Xiaomi’s Black Shark sub-brand makes its Western debut today with the eponymous Black Shark gaming phone in Europe. The phone is officially priced at £439 / €499 for a 6GB RAM / 64GB of storage model, going up to £479 / €549 for 8GB / 128GB. For a limited time, however, UK pricing will be £409 / £449 and European prices will be €469 / €519. Despite Xiaomi’s seemingly well-timed launch in the UK last week, Black Shark says the phone will only be available through the sub-brand’s own website for now.
I’ve been using the phone for a little over a week, but I’m not ready to publish a full review yet. I’ve run into some issues with the included controller and have been in communication with Black Shark, but didn’t receive final answers in time for today’s embargo. I don’t want to pass a final verdict on this device without being totally confident about its functionality, so for now, I’ve collected some overall thoughts.
This phone feels like a bargain, but it doesn’t feel like a bargain: the build quality is rock solid, combining plastic and metal to surprisingly cool effect. Yes, it is definitely game, but I don’t find it to be ostentatiously so, and honestly, I dig the black and green color scheme — particularly the shiny green chamfers. The bezels aren’t quite in step with 2018 trends, but they’re not huge, and the reasonably good 1080p screen does have a taller aspect ratio. Also, hey, at least there’s room for a fingerprint sensor on the front. (No headphone jack, sorry. But a USB-C dongle is included.)
The Chinese version of the Black Shark ships with a version of MIUI called JoyUI, but although the Western version carries that name as well, the actual software is completely different. It’s basically ultra-stock Android with a few gaming-focused customizations.
The Black Shark uses the same Snapdragon 845 chip as everyone else, but it’s extremely, conspicuously fast — easily the slickest and most responsive Android device I’ve used all year. I don’t know whether it’s down to the stripped-back software or the much-vaunted liquid cooling system, but the Black Shark’s general speed is immediately noticeable. Battery life has also been very good so far, as you’d expect from the 4,000 mAh cell inside. The 20-plus-12-megapixel dual-camera system appears to have been lifted from the Mi A2 and 6X, which is to say it’s not top-tier flagship level but is generally pretty good — and much better than you’d expect from a phone at its price level.
The most unique thing about the Black Shark phone itself is the switch on the left-hand side with the sole function of taking you into “Shark Space,” a landscape-only mode that arranges your game library into a console-style menu and lets you swipe the fingerprint sensor to bring down a dashboard of gaming-related options. I don’t know that this really needed a dedicated switch, but it does go some way to making the Black Shark feel more like a purpose-built device than a phone that happens to play games.
The included game controller has an analog stick and two shoulder buttons, and clips onto the left side of the phone when held in the landscape; you also have to use a supplied plastic bumper case for the whole phone in order for it to attach, which is kind of unfortunate. Games that work with Shark Space let you assign areas of the screen to each of the controls, but most of the compatible games I came across aren’t really the sort of thing you’d want a controller for in the first place, unless there’s someone out there who wants to try to catch Pokémon with an analog stick.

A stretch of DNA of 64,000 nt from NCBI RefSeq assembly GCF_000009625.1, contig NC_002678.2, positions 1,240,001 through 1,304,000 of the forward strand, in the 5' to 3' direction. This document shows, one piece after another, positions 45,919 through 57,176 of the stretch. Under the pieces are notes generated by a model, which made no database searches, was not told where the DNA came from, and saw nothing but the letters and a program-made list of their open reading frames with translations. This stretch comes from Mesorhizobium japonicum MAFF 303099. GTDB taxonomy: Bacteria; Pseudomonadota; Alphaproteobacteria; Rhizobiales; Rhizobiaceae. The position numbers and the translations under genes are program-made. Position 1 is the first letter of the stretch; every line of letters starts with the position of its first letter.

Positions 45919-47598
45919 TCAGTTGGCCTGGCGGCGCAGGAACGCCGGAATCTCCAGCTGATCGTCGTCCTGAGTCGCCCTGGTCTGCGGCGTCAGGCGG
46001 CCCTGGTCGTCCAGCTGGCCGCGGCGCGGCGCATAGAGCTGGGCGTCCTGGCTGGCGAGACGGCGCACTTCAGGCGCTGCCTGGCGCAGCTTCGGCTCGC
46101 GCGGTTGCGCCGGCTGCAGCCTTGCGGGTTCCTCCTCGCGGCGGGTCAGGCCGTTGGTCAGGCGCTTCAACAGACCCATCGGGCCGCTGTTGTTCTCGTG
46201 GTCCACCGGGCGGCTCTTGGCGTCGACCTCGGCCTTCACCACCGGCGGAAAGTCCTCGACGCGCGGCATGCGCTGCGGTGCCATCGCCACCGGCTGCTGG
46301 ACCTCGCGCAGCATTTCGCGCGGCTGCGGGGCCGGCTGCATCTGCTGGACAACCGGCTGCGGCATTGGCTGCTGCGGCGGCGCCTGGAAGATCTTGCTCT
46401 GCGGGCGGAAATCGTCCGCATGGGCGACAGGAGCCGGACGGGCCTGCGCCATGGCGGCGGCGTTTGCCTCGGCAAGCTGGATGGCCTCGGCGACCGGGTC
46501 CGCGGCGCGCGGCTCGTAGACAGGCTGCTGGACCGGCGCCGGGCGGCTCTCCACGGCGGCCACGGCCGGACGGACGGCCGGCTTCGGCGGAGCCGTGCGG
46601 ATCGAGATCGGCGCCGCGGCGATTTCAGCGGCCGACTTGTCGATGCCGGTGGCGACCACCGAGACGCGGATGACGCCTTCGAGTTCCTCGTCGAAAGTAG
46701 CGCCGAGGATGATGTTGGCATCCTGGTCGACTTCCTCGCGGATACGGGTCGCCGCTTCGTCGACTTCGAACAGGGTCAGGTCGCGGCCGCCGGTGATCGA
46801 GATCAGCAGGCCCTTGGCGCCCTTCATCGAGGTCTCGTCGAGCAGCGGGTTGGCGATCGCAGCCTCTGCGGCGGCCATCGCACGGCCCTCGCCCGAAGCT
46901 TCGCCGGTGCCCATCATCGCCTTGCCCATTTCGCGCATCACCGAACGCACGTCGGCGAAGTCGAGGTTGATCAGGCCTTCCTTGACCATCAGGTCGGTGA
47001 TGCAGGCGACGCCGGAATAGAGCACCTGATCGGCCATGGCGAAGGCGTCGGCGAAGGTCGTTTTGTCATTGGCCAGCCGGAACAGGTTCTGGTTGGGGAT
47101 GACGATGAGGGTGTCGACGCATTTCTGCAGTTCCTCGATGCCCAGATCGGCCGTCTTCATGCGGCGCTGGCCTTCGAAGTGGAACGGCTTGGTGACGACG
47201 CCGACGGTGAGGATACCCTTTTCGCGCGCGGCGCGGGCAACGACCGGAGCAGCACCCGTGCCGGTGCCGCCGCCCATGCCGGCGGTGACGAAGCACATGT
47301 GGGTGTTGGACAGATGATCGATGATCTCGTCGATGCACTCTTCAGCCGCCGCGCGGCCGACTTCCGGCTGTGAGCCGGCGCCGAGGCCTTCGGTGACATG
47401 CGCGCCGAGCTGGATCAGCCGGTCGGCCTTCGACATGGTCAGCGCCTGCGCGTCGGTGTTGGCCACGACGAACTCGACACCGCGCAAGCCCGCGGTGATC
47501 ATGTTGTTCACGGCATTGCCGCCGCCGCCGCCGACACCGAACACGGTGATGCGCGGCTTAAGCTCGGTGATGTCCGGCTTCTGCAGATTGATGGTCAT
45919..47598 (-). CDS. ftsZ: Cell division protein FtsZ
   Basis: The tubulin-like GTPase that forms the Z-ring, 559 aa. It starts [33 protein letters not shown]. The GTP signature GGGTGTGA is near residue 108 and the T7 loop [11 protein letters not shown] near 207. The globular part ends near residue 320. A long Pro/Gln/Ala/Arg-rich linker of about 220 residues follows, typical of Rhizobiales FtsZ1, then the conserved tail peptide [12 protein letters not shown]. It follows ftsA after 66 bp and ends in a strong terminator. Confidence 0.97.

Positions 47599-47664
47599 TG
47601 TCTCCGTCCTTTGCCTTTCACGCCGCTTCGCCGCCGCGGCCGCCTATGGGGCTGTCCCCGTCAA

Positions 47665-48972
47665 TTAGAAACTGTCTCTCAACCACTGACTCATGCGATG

Some ostensibly incompatible games work and just treat it like a regular Bluetooth controller, but that isn’t always ideal either — Asphalt 9, for example, lets me steer with the stick just fine but seems to expect a full-on Xbox layout to be available and gives me no way to brake.
I couldn’t get either Fortnite or PUBG to work with the controller due to their lack of Shark Space support, which might be a deal-breaker for a lot of people. I don’t see why it shouldn’t be possible to bring down the control customization overlay in non-Shark Space games — I’d been led to believe it would be — and Black Shark says it’s looking into it as well as the Asphalt issue.
I did get the controller to work with NetEase’s PUBG rip-off Knives Out, though, and it worked great — it’s so much more comfortable to move your character with a stick and aim down sights by holding down a trigger, and it’s also nice not to have your thumb constantly obscuring half the screen. I wouldn’t say it gives you a major competitive advantage like mouse-and-keyboard versus a gamepad — it’s closer to the difference between using a Pro Controller over Joy-Cons with Fortnite on Switch.
Basically, I need more time to test the controller with a wider selection of games, and for Black Shark to get back to me on the problems I’ve already found, so stay tuned.
But whether or not you even care about how well the controller works, or Android gaming in general, I think this phone is a good deal — especially at its launch price. Considering the price, there aren’t really any red flags unless you’re turned off entirely by its design. The best things about it are boring. But this is explicitly being sold as a gaming phone, so I can’t totally recommend it if I’m unconvinced on that level.
So that’s that. I feel like this will be a pretty compelling phone for anyone in Europe who wants a basically stock Android device with an extremely good performance at a low price. Maybe just don’t buy it expecting it to help you blaze through your Fortnite tiers any faster.
If there’s anything you’d like me to address in the full review, let me know below the line.